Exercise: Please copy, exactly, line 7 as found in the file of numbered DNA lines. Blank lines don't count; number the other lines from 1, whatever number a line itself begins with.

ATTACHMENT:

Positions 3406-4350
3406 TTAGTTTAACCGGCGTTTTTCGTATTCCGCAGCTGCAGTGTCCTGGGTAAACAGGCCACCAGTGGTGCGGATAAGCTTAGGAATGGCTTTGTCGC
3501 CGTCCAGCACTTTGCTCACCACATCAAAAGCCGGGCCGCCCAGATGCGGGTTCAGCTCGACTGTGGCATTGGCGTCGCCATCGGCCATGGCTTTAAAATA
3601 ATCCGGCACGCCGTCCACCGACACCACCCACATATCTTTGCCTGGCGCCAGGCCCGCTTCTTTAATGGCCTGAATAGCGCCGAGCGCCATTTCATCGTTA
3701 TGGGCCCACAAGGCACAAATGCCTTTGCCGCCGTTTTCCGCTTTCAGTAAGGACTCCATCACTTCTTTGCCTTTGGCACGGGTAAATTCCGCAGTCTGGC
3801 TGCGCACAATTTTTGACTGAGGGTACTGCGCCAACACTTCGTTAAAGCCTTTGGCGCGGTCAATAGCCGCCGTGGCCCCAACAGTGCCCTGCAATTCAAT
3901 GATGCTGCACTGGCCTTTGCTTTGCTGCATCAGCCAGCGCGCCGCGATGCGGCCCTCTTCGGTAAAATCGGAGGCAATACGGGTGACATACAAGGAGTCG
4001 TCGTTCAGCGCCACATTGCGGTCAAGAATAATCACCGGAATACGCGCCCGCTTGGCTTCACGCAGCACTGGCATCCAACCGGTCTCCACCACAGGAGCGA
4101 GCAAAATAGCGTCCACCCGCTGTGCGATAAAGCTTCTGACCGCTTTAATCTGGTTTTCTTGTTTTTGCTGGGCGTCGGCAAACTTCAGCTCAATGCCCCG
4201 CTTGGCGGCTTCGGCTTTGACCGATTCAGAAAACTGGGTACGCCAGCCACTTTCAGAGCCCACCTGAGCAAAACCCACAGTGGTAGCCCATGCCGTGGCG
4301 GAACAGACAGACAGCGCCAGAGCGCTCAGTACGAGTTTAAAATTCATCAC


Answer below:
3901 GATGCTGCACTGGCCTTTGCTTTGCTGCATCAGCCAGCGCGCCGCGATGCGGCCCTCTTCGGTAAAATCGGAGGCAATACGGGTGACATACAAGGAGTCG